In an article in Cereal Foods World, Prof Fred Brouns and colleagues discuss whole grain foods and their contribution of significant amounts of dietary fibers that are crucial for optimizing gut health. Here we post their key points summary of what is known and what is new/needs attention.


  • Dietary fibers and prebiotics are important for gut health and function, and increased consumption is generally recommended. 
  • Avoidance of FODMAPs (nondigestible, rapidly fermentable carbohydrates) is being recommended for persons suffering from irritable bowel syndrome to alleviate abdominal distress due to intestinal gas production and fluid shifts that lead to bloating. 
  • Small osmotic effects and gas formation are normal processes in a healthy gut and are not disease symptoms. 
  • Cereals contain small quantities of rapidly fermentable carbohydrates. 
  • Avoidance of fermentable dietary fibers may impair favorable gut flora metabolism, gut function, and health. 
  • Eliminating grains from the diet to avoid FODMAPs means also eliminating a wide range of other components that are known to be beneficial. 
  • Increasingly FODMAP-free foods are being marketed and promoted to the general public and the hype surrounding them seems to be increasing. 
  • Avoidance of FODMAPs to relieve intestinal discomfort is only recommended on an individual basis and under medical/dietetic supervision. 
 Read more:


Most of us know that dietary fibre is good for our health and wellbeing. Many of the health benefits we obtain from consuming dietary fibre occurs when dietary fibres pass through to our large bowel (intestine), and are digested by the trillions of microorganisms that form our microbiome, converting the indigestible carbohydrate in to important fuels (e.g., fatty acids like butyrate), gases (e.g., hydrogen), and providing the bulk so important for laxation.

Fiberous foods
WHAT EXACTLY IS DIETARY FIBRE? The United States Food and Drug Administration recently narrowed its definition of dietary fibre to: “non-digestible soluble and insoluble carbohydrates (with 3 or more monomeric units), and lignin that are intrinsic and intact in plants” and “isolated or synthetic non-digestible carbohydrates (with 3 or more monomeric units) determined by FDA to have physiological effects that are beneficial to human health.” “such as lowering blood glucose and cholesterol levels, increasing feelings of fullness (satiety) resulting in reduced calorie [kilojoule] intake, and improving bowel function.”

To-date, the list of isolated or synthetic fibres that have been assessed and classified as fibre by the FDA includes:

  • Β-glucan soluble fibre 
  • Psyllium husk 
  • Cellulose 
  • Guar gum 
  • Pectin 
  • Locust bean gum 
  • Hydroxypropylmethylcellulose 
  • Arabinoxylan 
  • Alginate 
  • Inulin and inulin-type fructans 
  • High amylose starch (resistant starch 2)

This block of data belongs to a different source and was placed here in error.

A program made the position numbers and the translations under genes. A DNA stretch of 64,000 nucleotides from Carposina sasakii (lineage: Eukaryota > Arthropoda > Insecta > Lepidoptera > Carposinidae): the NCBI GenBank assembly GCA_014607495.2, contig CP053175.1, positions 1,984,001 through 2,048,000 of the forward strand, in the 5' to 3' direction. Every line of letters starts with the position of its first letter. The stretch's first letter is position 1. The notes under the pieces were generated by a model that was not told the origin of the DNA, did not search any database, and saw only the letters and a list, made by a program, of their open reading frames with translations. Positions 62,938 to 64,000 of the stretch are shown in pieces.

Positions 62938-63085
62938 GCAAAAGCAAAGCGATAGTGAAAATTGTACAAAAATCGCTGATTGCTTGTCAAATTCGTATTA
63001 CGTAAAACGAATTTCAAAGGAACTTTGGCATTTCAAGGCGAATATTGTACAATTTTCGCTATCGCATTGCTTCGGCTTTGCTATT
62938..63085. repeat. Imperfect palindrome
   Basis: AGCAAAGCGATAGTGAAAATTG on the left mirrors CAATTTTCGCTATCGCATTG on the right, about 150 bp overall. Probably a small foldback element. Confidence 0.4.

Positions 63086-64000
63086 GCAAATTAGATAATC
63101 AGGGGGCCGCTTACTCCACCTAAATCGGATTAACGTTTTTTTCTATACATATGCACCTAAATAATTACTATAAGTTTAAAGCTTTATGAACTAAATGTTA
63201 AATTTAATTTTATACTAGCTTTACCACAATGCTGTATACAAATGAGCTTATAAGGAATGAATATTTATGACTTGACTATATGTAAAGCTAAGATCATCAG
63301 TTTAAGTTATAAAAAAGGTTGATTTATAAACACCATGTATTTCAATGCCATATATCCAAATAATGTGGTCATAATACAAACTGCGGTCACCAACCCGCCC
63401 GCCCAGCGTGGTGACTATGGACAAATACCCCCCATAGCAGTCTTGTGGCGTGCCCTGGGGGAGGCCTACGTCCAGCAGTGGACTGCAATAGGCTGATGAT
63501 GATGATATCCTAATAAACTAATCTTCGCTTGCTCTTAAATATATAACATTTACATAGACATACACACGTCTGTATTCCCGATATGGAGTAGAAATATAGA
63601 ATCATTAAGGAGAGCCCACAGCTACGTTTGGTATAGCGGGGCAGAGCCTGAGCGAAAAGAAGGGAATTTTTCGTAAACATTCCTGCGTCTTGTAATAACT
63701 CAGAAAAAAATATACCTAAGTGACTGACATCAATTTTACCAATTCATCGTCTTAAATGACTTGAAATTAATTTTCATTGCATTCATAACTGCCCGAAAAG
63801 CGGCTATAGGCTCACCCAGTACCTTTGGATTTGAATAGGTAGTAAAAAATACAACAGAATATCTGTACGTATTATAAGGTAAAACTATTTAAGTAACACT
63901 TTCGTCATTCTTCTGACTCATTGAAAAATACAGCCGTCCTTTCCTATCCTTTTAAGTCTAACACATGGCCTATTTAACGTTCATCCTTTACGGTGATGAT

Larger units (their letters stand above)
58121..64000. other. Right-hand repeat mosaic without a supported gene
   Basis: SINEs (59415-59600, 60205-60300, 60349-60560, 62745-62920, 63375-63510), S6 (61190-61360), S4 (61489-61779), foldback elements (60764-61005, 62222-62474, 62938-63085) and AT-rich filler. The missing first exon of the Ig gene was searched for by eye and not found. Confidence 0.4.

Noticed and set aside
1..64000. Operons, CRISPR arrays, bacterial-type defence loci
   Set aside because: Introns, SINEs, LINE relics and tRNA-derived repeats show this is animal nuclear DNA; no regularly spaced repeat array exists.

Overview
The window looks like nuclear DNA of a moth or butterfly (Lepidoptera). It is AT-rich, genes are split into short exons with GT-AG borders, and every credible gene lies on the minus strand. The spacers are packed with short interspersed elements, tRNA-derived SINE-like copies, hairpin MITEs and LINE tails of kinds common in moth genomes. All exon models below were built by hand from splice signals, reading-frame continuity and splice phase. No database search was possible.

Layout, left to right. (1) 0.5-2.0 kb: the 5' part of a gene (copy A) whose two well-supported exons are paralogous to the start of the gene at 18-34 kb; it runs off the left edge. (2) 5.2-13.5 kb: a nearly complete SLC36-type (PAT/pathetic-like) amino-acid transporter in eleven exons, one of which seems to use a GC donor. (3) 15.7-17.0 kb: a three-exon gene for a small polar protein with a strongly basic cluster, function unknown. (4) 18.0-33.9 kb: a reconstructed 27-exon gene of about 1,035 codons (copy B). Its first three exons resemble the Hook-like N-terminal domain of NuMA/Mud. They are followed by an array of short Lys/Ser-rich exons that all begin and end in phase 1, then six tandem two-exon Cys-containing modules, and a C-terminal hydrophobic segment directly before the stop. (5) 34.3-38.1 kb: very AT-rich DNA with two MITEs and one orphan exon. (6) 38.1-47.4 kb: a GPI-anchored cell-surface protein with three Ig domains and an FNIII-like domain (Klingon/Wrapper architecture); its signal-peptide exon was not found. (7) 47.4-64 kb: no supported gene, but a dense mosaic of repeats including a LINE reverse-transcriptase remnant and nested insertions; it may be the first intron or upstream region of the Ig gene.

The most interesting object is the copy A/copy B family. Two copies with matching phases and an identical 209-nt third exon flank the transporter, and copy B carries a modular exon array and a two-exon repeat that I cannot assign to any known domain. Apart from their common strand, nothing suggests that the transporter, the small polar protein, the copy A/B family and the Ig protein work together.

• Galactooligosaccharide 
  • Polydextrose 
  • Resistant maltodextrin/dextrin 
Both intrinsic and isolated fibers are currently grouped together as “Dietary Fibre” in the USA’s Nutrition Facts panel.

WHAT ARE THE DIFFERENT TYPES OF FIBRES INTRINSIC TO PLANTS AND WHAT ARE THEIR FUNCTION? While we are generally advised to “eat more fibre”, there are many different types of dietary fibres that occur naturally in plant foods, and they don’t all have the same effect on our health. Here’s a summary of the intrinsic/intact fibres in our foods and their primary function:


HOW MUCH FIBRE DO WE NEED? It is generally agreed we need at least 3.3 g of fibre for every 1000kJ (240 calories) of energy we consume each day. This equates, on average, to:
  • Children aged 1–3      – 14g a day 
  • Children aged 4–8      – 18g a day 
  • Boys aged 9–13          – 24g a day 
  • Boys aged 14–18        – 248 a day 
  • Girls aged 9–13          – 20g a day 
  • Girls aged 14–18        – 22 a day 
  • Men aged over 19       – 30g a day 
  • Women aged over 19  – 25g a day 
 HOW MUCH DO WE GET? Few of us get this because most of us don’t eat enough of the natural sources of dietary fibre like fruit, vegetables, legumes and wholegrains each day.
  • In the USA in 2010, people consumed an average of 2.0g per 1000kJ (240 calories), or 16g per day.
  • In Australia, people consumed around 2.5g per 1000kJ (240 calories) and fibre intakes appear to be dropping, from 23.1g per day in 1995 to 22.9g in 2011/12 likely thanks to the popularity of fad diets (e.g., low fructose; gluten free; low-carbohydrate diet) that are typically lower in fibre. 
 THE TAKE-HOME There’s much more to dietary fibres than laxation. Tuck in. Enjoy a variety of fibres from a wide range of wholegrains, legumes, fruits and vegetables for your long-term good health and wellbeing.

Dr Alan Barclay  
Alan Barclay, PhD is a consultant dietitian and chef (Cert III). He worked for Diabetes Australia (NSW) from 1998–2014 . He is author/co-author of more than 30 scientific publications, and author/co-author of  The good Carbs Cookbook (Murdoch Books), Reversing Diabetes (Murdoch Books), The Low GI Diet: Managing Type 2 Diabetes (Hachette Australia) and The Ultimate Guide to Sugars and Sweeteners (The Experiment, New York).

Contact: You can follow him on Twitter or check out his website.


New Year is a good time for fresh starts and resolutions. How about adopting environmentally friendly habits for 2019? Looking after our planet is a gift that keeps on giving throughout the year and beyond, and after all, it’s the only one we’ve got.